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Andrew Iverson, occasionally credited as Andy Iverson, is a former employee of The Software Toolworks. He was one of the writers for the MS-DOS and PC versions of Mario's Time Machine, and the sole "scriptwriter" for the SNES version. He was also one of the software designers for the SNES version of Mario is Missing! and, along with Henrik Markarian, also served as the director of Mario's Early Years! Fun with Letters and Mario's Early Years! Fun with Numbers. He went on to co-found Starsphere Interactive with Markarian (whose last game was released in 2004 with Star Trek: Shattered Universe before it seemingly went defunct). In the PC version of Mario's Time Machine, Iverson appears as a physical character within the game, and meets Mario after the latter travels to Novato in 1993 (1994 in the Deluxe re-release).
Mario's Time Machine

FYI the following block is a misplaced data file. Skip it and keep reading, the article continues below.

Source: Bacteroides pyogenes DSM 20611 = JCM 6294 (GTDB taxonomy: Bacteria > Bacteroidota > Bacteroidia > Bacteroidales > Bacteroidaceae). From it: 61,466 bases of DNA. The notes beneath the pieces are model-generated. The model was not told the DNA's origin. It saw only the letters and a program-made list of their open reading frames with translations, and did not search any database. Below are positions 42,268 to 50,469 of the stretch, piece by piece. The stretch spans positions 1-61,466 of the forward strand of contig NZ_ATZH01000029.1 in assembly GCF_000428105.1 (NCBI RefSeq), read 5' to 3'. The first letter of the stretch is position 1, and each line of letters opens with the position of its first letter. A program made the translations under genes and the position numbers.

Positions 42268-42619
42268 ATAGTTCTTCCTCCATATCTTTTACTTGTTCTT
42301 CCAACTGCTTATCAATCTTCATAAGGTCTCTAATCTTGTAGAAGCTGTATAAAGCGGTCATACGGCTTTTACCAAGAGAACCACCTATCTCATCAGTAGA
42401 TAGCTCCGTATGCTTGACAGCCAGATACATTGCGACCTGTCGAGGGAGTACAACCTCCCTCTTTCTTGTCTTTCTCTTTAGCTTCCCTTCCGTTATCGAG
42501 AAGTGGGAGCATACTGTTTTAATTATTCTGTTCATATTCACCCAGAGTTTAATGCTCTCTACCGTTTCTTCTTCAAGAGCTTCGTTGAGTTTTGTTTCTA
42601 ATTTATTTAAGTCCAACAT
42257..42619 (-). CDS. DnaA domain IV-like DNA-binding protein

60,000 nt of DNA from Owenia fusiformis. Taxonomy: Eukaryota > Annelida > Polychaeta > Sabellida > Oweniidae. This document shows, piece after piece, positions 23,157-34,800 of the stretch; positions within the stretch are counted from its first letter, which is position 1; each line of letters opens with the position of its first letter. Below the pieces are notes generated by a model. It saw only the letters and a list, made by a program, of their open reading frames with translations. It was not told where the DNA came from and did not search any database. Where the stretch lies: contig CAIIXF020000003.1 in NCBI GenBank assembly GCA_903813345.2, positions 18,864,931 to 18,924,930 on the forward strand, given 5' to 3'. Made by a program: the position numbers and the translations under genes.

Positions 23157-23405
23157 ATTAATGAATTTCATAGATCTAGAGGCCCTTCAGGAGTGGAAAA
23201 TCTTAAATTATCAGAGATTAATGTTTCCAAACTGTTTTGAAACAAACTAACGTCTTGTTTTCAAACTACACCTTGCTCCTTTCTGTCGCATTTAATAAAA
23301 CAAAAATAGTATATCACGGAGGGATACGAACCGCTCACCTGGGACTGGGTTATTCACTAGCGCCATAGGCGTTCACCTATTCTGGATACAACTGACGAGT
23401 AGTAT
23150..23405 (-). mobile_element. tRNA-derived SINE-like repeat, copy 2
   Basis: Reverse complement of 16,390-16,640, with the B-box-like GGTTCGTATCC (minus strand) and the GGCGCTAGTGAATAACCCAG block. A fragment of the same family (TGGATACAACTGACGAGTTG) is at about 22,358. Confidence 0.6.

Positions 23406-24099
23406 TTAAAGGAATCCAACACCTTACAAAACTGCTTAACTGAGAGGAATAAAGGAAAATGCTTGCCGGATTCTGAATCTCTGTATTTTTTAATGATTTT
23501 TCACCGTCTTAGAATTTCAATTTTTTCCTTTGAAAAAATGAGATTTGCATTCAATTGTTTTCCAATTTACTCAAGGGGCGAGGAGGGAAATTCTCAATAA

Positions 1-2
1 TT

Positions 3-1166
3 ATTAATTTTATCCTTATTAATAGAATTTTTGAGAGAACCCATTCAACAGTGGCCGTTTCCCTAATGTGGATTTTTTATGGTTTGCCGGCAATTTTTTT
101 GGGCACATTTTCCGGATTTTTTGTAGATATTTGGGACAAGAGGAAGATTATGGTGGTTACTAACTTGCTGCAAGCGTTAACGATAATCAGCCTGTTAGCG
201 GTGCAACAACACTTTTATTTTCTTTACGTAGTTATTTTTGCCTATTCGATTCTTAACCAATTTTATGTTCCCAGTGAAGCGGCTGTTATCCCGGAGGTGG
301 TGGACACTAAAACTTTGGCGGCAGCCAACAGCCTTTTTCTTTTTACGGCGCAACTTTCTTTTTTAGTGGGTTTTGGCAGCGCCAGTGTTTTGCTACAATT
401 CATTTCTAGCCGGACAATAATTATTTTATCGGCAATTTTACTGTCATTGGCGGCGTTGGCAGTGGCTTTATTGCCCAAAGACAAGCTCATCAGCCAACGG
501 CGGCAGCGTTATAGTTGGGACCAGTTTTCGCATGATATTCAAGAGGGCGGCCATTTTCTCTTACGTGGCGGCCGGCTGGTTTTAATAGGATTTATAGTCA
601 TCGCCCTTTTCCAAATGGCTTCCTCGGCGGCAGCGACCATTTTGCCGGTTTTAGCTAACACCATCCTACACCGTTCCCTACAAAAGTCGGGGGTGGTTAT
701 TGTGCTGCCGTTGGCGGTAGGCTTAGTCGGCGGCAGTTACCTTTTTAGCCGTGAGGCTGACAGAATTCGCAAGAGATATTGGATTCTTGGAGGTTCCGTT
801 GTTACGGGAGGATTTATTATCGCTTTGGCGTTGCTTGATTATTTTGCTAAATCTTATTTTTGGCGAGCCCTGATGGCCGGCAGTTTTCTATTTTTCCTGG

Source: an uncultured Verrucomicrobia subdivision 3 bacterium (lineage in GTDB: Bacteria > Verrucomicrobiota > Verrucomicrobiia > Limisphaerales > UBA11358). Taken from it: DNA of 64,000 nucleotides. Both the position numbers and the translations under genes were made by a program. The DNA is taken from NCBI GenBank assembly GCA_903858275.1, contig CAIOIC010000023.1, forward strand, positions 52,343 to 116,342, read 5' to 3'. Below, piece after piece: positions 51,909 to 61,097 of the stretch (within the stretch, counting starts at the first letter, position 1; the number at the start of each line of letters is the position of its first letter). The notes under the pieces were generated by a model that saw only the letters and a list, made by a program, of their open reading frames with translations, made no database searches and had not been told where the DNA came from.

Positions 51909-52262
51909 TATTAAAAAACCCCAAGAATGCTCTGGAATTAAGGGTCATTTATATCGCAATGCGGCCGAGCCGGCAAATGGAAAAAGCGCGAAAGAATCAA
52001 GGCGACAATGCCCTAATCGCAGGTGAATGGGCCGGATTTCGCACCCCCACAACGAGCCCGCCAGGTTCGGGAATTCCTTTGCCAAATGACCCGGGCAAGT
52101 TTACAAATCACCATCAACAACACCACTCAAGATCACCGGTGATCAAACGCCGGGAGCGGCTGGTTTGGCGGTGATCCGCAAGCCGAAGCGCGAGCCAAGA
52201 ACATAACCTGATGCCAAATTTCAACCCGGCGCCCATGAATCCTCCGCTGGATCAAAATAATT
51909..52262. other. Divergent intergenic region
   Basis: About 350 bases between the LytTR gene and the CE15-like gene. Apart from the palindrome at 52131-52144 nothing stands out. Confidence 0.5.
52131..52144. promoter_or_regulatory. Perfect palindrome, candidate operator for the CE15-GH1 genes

According to Mario's Time Machine, Andrew Iverson was working out of The Software Toolworks' headquarters when Bowser steals the Floppy Disk holding the final version of Mario's Time Machine and Mario travels to the headquarters to return it. When first meeting each other, Mario introduces himself, and Iverson likewise introduces himself as a writer and a programmer while marveling at the fact that Mario himself is visiting him. He then mentions the game he is working on, and Mario asks what role writing plays in a game. Iverson explains that they spend hours writing out the scenario and the dialogue so that Mario is able to speak. He then gives him a Script for Mario's Time Machine that was "rewritten only 50 times". Mario asks if he is able to write Bowser out of the script, leading Iverson to ask if Bowser is creating trouble again. He is concerned that Bowser may be in the area, and wants to call the game's editor, Rachel Koretsky, before he steals one of their scripts. Mario glumly tells him that he has stolen their Floppy Disk, and Iverson guesses that Bowser is planning on preventing the game from ever being created, therefore allowing him to travel across time without any consequences. Iverson is reassured when he is told that Mario has the disk in his possession, but he then tells him that he needs to make one final rewrite to the game's script. However, he cannot complete it without a Bug Report from the QA team. Mario soon gives him the report, and Iverson excitedly says that he can now write Mario's final joke into the script, and he begins loading up the artwork that he needs. Some music (which the player cannot hear) then starts playing, and Mario asks about it. Iverson explains that it was composed by Rob Wallace (more specifically, he composed the game's "Mario Music"), and he tells Mario to bring the Floppy Disk to David Grenewetzki before the writers decide to change the script again.